One of the major purposes of the humanities is to expose students to new points of view, especially the views of minorities and other disadvantaged groups whose voices are often neglected. The Civil War Era is a particularly useful period for such considerations, as it prominently featured racial division that continue today.
The more answers about Negro History Week I found in Du Bois’s papers and collections associated with his life and times, the more questions surfaced. These inquiries have pushed my research on Du Bois and Negro History Week into broader considerations of the mixed methodology he used in the production of black history, and the black radical internationalist framework of his historical imagination.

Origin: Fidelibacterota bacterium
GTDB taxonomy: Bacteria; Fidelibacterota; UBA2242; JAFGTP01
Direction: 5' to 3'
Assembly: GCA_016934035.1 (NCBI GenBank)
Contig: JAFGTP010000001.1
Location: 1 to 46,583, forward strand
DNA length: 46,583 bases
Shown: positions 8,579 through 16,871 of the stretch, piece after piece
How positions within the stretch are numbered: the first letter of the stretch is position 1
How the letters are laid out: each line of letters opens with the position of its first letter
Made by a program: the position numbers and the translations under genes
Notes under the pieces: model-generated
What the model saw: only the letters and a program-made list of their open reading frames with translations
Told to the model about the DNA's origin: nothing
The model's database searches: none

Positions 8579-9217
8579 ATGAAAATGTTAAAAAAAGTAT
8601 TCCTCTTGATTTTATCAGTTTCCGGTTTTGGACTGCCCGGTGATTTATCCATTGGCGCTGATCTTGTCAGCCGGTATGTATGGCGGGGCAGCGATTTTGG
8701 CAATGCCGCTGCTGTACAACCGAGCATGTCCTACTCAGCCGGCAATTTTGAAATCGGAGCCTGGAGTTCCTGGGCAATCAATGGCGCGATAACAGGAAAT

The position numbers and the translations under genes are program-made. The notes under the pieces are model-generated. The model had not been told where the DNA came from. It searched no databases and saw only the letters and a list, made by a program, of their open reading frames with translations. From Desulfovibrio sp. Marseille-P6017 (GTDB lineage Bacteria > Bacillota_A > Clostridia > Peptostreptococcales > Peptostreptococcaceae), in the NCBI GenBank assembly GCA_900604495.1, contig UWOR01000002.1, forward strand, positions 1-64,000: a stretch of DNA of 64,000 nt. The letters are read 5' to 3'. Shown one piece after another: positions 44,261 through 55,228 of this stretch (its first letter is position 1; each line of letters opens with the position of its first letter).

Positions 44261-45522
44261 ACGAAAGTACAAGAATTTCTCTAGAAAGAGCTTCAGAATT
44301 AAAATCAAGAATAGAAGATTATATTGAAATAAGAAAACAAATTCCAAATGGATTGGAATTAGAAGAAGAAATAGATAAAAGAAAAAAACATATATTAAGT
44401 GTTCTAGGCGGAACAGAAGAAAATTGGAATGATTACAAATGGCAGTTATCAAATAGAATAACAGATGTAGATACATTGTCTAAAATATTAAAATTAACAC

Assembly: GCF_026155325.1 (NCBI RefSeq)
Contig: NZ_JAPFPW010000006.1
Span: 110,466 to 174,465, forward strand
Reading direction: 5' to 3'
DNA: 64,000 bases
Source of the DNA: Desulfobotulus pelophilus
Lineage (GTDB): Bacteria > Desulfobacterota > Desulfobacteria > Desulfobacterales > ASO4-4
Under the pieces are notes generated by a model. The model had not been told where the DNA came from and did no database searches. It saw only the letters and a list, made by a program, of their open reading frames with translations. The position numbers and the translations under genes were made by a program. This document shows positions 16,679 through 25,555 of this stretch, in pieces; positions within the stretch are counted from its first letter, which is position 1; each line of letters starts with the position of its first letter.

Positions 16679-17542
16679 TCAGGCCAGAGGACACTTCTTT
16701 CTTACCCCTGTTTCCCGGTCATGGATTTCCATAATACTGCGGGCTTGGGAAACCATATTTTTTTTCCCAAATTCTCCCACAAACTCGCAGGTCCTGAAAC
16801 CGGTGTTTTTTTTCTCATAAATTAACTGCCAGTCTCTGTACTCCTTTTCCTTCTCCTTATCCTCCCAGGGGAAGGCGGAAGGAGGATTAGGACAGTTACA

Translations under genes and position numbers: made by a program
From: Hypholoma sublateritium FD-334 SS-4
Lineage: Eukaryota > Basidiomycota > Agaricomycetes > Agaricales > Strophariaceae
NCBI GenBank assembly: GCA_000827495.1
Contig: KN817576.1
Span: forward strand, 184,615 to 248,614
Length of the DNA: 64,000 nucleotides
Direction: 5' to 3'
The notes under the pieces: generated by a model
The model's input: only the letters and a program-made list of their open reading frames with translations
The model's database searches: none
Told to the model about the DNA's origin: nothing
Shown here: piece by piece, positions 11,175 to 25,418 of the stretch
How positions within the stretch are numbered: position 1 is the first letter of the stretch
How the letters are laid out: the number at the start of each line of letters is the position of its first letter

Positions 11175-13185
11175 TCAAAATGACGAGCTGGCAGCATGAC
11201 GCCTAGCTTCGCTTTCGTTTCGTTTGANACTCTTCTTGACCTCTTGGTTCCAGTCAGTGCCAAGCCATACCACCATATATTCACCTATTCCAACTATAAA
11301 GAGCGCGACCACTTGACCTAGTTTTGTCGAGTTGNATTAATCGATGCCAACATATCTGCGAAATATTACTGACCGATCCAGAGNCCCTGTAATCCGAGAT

The festive season is a time when we’re confronted with the best and worst of ourselves as a society. But for academics, and particularly for those of us still toiling away in graduate school, the chance to reconnect with friends and family brings with it a formidable challenge—the perennial task of explaining, to the satisfaction of your interlocutor, what exactly it is that you study anyway, huh?
Unless those who profess the importance of raising modern-day knights confront white supremacy, sexism, and anti-LGBTQ hate head-on, this is a genre that should become a relic of the past, much like the real medieval knights of the Middle Ages.